Government has a rightful interest in protecting the public from widespread and serious illness. Yet when it comes to concrete vaccination decisions, human dignity demands witness to the value of life, provision of adequate and reliable information, freedom of conscience, protection of privacy, and prioritization of more local government over higher levels. Anything less jeopardizes life and liberty.

JOHN A. DiCAMILLO, PH.D., B e.L., is a staff ethicist at The National Catholic Bioethics Center in Philadelphia. He earned his graduate degrees at the Pontifical Athenaeum Regina Apostolorum in Rome. He lives in Lancaster County, PA, with his lovely wife Serena and their children.

The Contagious Catholic: The Art of Practical Evangelization

Marcel LeJeune
Ascension Press, 191 pages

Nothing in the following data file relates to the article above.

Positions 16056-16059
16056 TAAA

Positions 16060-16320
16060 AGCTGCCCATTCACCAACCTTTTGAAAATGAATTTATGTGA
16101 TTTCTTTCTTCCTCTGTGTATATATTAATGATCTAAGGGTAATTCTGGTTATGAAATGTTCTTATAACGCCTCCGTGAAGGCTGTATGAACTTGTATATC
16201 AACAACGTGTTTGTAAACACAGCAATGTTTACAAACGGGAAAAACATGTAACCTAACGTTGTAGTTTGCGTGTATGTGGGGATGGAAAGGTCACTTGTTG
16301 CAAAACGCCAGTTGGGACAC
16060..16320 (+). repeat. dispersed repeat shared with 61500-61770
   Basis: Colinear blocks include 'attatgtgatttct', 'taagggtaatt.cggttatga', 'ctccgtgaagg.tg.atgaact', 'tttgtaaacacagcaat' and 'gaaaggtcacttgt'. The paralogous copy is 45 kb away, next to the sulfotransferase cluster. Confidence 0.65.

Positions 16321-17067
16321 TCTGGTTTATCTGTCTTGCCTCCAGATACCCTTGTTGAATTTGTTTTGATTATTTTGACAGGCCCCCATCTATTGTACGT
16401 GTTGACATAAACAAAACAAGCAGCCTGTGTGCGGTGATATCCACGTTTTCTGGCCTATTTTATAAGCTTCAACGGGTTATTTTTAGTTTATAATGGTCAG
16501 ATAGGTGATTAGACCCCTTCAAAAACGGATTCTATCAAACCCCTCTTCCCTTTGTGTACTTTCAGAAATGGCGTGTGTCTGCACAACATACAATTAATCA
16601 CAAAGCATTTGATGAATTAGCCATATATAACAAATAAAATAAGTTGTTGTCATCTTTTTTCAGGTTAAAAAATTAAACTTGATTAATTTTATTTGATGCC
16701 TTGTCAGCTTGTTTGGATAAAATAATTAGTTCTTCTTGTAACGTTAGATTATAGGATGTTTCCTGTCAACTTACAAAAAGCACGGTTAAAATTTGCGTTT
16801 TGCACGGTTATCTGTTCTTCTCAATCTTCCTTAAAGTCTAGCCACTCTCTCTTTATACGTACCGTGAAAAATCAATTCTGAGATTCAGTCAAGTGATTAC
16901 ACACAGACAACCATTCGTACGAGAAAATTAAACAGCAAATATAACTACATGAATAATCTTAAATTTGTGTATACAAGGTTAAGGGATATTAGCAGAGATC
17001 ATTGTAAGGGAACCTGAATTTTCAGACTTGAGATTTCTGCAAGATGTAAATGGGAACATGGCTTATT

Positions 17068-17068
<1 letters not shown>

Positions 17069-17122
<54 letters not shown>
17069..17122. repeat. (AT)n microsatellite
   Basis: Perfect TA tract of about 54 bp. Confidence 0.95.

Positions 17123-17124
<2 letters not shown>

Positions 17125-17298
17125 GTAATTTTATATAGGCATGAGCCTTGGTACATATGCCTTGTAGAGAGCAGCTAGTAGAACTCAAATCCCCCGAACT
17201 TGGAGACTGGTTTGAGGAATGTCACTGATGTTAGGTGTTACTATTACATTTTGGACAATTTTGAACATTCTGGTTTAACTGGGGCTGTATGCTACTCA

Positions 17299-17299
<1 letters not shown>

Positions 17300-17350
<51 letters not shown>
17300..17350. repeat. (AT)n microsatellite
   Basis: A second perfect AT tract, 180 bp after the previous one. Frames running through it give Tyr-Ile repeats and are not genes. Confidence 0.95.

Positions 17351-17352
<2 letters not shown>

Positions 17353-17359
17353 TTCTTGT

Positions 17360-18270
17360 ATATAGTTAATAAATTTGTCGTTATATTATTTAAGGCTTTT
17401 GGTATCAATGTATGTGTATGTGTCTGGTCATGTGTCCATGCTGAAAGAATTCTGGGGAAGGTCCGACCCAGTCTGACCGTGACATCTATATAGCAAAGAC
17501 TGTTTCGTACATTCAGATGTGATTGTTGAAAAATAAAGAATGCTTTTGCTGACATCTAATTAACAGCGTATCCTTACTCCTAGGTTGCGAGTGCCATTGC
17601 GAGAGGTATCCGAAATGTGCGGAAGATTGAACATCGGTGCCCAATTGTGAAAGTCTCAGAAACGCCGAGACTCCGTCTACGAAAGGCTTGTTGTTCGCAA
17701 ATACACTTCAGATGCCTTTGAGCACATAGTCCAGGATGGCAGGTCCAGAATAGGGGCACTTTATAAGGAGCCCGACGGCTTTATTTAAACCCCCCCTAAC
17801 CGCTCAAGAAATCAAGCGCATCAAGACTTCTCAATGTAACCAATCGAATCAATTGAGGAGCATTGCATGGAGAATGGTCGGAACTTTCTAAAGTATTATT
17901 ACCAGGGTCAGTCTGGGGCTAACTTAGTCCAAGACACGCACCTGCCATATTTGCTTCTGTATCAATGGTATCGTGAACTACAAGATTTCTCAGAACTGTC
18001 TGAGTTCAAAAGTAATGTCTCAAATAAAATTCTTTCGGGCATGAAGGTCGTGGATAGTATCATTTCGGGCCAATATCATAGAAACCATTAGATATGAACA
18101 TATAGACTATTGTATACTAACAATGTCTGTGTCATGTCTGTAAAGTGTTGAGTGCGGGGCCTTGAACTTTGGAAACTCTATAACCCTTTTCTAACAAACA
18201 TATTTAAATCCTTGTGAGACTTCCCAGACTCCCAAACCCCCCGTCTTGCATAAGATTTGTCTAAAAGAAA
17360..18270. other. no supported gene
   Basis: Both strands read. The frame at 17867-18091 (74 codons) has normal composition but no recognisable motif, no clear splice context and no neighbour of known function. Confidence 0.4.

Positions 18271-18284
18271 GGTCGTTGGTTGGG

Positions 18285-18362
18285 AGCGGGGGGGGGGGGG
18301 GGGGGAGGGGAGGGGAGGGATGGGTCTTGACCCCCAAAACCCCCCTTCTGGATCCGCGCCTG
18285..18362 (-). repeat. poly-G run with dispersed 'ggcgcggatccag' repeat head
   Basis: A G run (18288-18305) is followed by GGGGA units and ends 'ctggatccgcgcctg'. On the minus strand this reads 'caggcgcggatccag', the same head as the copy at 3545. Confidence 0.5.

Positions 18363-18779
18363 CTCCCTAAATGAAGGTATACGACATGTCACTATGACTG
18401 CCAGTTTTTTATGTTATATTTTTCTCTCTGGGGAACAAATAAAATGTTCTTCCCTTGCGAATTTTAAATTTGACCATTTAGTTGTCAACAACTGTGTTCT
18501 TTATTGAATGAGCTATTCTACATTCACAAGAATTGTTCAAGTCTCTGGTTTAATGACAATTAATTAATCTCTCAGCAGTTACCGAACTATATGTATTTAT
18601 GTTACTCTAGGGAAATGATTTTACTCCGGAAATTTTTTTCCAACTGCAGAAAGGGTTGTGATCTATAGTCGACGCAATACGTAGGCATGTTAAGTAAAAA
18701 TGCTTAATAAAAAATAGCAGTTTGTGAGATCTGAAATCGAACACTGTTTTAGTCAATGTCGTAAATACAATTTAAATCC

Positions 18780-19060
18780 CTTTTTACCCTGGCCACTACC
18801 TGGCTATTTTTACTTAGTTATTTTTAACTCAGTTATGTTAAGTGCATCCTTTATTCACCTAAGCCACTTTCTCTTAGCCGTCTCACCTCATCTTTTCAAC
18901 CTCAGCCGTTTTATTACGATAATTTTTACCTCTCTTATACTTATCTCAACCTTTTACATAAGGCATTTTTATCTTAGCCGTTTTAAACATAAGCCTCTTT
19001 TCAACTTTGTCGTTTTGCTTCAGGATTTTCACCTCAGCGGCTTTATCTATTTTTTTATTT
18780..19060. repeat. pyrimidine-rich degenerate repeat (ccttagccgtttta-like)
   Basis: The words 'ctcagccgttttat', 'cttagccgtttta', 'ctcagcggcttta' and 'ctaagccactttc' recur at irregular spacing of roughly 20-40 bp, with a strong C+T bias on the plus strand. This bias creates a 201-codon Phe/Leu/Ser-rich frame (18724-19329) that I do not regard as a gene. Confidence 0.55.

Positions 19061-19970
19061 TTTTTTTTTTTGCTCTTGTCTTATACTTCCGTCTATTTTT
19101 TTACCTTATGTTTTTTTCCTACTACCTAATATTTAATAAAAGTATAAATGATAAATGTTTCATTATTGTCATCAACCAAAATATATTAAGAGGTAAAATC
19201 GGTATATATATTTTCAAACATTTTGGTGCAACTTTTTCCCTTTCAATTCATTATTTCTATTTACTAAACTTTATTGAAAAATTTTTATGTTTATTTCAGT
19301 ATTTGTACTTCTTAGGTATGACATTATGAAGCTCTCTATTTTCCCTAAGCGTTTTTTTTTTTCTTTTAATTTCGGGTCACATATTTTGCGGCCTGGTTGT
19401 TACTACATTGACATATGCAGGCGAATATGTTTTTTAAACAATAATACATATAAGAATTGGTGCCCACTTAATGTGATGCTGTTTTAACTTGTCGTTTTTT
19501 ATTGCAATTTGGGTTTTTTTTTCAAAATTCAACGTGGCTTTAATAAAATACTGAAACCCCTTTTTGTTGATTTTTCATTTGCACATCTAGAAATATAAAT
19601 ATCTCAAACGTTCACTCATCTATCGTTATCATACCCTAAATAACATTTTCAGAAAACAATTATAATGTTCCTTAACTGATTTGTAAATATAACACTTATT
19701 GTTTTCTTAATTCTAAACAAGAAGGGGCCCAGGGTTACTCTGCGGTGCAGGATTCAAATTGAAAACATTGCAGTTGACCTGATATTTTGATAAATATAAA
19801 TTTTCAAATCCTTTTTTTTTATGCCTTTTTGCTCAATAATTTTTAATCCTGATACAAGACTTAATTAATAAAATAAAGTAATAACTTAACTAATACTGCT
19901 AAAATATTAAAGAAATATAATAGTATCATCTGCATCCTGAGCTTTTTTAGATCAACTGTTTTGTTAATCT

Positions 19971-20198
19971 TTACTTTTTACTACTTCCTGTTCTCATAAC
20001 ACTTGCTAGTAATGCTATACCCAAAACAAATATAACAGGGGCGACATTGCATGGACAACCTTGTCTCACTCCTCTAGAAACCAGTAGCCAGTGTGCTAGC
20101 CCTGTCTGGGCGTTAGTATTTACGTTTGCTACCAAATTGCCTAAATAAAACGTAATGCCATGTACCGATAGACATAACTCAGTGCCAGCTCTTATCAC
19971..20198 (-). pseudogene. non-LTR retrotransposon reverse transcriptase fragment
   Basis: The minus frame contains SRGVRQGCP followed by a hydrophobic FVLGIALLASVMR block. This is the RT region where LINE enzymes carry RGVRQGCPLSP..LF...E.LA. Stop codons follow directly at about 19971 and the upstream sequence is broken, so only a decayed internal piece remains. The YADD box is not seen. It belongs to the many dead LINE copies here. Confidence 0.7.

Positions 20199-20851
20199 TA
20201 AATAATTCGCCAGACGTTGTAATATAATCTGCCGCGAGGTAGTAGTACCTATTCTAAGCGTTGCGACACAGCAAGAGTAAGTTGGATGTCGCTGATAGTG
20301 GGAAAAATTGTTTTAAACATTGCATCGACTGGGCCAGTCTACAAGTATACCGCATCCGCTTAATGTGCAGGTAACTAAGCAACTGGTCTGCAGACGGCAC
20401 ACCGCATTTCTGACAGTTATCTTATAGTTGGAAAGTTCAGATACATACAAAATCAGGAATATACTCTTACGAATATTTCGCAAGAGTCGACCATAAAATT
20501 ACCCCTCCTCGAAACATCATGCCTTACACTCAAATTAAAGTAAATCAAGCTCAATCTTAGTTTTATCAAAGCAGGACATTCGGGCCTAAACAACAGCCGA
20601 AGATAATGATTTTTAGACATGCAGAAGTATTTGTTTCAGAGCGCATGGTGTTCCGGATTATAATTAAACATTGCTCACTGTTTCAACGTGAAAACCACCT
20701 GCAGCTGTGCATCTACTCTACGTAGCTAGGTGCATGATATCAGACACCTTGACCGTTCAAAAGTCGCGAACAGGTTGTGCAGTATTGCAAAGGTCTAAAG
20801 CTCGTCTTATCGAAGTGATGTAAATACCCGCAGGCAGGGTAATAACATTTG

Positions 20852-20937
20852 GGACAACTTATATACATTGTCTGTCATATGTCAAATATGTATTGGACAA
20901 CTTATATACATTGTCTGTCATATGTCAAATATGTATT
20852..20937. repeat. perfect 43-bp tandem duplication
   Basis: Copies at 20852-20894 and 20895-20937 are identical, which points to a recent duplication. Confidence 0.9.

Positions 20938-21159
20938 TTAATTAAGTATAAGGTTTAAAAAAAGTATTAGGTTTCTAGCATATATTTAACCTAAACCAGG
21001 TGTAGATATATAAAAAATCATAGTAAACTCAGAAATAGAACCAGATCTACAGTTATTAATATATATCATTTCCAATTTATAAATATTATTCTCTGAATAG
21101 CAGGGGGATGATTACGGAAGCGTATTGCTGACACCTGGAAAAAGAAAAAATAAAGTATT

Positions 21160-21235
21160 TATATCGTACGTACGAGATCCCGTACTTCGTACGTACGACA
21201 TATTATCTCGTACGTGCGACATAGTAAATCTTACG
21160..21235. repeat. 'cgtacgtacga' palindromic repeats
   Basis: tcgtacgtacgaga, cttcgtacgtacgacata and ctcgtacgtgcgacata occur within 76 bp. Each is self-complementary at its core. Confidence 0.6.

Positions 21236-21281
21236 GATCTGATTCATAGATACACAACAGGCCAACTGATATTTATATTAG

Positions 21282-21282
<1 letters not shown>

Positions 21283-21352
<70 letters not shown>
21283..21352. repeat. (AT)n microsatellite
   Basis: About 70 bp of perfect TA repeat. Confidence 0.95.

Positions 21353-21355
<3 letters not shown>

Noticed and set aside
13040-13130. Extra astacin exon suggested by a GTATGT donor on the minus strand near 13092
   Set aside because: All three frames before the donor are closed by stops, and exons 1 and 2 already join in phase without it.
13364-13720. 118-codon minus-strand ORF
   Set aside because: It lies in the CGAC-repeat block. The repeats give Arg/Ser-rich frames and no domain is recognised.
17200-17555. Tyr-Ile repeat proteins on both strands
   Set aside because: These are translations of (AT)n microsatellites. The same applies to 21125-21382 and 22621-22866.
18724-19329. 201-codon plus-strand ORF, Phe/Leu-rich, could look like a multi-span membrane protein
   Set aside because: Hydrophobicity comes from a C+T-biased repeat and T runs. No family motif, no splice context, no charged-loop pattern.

Cleverly titled for a time of pandemic, this book by the founder of Catholic Missionary Disciples strives to train Catholics in the strategies and self-confidence necessary to share their faith effectively. Here he examines the example of Jesus, discusses the pathway to discipleship, suggests the kinds of questions that we might ask to open doors to evangelizing, what conversion really means, and how to share our own faith stories in various social situations. He also covers the importance of spiritual mentorship and some of the obstacles that holds Catholics back from success. It’s not a difficult read, but it is an important one if we are to step up in our God-given mission to spread the Gospel.

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Nod to pandemic advances modern Christian persecution